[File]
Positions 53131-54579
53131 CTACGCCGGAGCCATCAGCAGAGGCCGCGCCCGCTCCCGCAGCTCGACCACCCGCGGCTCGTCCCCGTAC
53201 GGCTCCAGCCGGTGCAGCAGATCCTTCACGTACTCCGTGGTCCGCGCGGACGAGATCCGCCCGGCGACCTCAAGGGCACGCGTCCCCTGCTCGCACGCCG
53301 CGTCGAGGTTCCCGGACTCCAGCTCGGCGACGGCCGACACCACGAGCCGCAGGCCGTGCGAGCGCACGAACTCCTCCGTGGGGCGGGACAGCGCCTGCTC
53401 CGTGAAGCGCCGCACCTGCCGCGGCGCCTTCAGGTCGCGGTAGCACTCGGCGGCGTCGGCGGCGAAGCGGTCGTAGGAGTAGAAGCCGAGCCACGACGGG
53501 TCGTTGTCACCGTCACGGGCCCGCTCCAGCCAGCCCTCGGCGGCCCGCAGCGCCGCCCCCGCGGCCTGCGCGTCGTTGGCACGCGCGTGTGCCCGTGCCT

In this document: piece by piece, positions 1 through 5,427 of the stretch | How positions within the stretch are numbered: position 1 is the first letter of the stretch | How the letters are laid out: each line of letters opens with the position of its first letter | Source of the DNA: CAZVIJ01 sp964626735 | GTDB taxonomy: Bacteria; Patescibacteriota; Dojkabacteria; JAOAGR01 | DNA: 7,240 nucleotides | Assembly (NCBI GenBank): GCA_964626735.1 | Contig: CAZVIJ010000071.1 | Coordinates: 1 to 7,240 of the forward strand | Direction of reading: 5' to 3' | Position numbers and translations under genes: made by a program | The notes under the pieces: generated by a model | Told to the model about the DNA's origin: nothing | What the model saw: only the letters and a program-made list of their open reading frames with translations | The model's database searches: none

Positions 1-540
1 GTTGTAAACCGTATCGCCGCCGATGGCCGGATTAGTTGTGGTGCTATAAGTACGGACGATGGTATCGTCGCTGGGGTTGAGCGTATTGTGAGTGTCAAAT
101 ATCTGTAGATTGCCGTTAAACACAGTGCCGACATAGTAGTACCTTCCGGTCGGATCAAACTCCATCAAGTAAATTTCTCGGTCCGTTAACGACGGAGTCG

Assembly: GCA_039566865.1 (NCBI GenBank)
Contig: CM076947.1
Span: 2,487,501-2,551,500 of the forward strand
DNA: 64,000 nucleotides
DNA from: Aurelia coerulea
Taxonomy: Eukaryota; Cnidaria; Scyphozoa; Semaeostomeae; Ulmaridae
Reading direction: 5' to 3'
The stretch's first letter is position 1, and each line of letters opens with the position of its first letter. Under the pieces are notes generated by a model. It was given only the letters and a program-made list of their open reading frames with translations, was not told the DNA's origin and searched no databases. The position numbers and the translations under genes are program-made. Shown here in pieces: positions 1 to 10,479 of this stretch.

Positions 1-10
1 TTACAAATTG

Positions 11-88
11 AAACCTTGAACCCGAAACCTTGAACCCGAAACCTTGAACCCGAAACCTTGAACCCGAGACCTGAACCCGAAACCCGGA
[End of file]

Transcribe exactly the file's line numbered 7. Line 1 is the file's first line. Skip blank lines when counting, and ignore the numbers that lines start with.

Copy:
In this document: piece by piece, positions 1 through 5,427 of the stretch | How positions within the stretch are numbered: position 1 is the first letter of the stretch | How the letters are laid out: each line of letters opens with the position of its first letter | Source of the DNA: CAZVIJ01 sp964626735 | GTDB taxonomy: Bacteria; Patescibacteriota; Dojkabacteria; JAOAGR01 | DNA: 7,240 nucleotides | Assembly (NCBI GenBank): GCA_964626735.1 | Contig: CAZVIJ010000071.1 | Coordinates: 1 to 7,240 of the forward strand | Direction of reading: 5' to 3' | Position numbers and translations under genes: made by a program | The notes under the pieces: generated by a model | Told to the model about the DNA's origin: nothing | What the model saw: only the letters and a program-made list of their open reading frames with translations | The model's database searches: none